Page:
In the continuing debates about the relative importance of conservatism and liberalism in the history of the Australian Liberal Party, one important dimension remains absent. Liberal developmentalism as an important anti‐conservative strand of thought was critical to the party's formative years after the Second World War as a party of government. The importance of this facet of liberalism is illustrated here by reference to the role of long‐serving Minister for Territories Paul Hasluck in overseeing development in Papua and New Guinea (PNG). Hasluck and the Australian Administration formulated policy intended to secure the indigenous population on rural smallholdings at higher standards of living before industrialisation's anticipated effects of proletarianisation could take effect.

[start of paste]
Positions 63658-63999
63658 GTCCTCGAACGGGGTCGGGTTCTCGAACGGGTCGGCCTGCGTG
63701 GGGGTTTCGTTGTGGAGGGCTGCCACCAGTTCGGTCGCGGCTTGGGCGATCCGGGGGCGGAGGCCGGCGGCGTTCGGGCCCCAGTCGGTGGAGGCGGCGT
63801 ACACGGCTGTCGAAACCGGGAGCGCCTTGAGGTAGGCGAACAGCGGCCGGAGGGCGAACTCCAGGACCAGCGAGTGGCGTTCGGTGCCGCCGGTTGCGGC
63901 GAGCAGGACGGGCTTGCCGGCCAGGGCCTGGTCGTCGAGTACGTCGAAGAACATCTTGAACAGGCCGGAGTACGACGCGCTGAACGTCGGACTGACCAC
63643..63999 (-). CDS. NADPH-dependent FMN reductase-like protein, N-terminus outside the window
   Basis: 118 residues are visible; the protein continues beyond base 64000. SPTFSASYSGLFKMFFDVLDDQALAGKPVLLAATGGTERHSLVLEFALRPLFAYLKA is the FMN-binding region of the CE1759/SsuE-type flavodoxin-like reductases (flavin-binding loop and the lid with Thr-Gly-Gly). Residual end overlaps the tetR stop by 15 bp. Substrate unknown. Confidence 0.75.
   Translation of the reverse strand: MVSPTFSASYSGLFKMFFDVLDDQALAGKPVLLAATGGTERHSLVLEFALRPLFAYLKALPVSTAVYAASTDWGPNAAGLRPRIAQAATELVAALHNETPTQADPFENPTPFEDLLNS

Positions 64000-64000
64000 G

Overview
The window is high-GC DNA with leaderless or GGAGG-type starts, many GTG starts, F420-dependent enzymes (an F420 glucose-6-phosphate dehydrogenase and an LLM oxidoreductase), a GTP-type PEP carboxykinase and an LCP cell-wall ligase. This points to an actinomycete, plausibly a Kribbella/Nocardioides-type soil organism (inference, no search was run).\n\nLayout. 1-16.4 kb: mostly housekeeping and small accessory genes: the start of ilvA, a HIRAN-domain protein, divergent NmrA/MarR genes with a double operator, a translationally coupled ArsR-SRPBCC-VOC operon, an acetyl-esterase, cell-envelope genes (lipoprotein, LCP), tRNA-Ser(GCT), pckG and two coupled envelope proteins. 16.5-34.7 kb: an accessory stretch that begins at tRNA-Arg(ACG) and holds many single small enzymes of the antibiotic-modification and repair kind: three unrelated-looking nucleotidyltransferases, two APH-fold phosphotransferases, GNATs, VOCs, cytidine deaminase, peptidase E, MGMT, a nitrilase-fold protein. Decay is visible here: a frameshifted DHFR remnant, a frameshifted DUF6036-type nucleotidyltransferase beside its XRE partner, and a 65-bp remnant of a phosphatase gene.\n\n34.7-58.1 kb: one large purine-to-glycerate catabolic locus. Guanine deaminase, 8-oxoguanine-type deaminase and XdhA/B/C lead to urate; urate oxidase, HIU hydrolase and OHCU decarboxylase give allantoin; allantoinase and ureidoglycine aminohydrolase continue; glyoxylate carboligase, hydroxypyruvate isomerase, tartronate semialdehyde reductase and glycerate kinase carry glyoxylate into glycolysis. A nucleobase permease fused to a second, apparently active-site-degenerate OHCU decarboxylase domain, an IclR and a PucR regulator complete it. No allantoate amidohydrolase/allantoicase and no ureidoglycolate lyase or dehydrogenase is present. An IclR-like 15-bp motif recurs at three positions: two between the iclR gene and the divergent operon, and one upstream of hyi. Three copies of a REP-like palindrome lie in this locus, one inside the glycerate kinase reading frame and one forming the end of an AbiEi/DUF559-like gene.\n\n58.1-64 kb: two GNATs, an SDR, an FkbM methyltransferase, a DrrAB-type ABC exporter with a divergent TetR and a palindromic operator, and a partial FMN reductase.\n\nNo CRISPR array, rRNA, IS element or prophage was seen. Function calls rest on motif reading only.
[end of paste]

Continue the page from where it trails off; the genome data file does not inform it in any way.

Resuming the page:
|Journal||Australian Journal of Politics and History|
|Publication status||Published - 2019|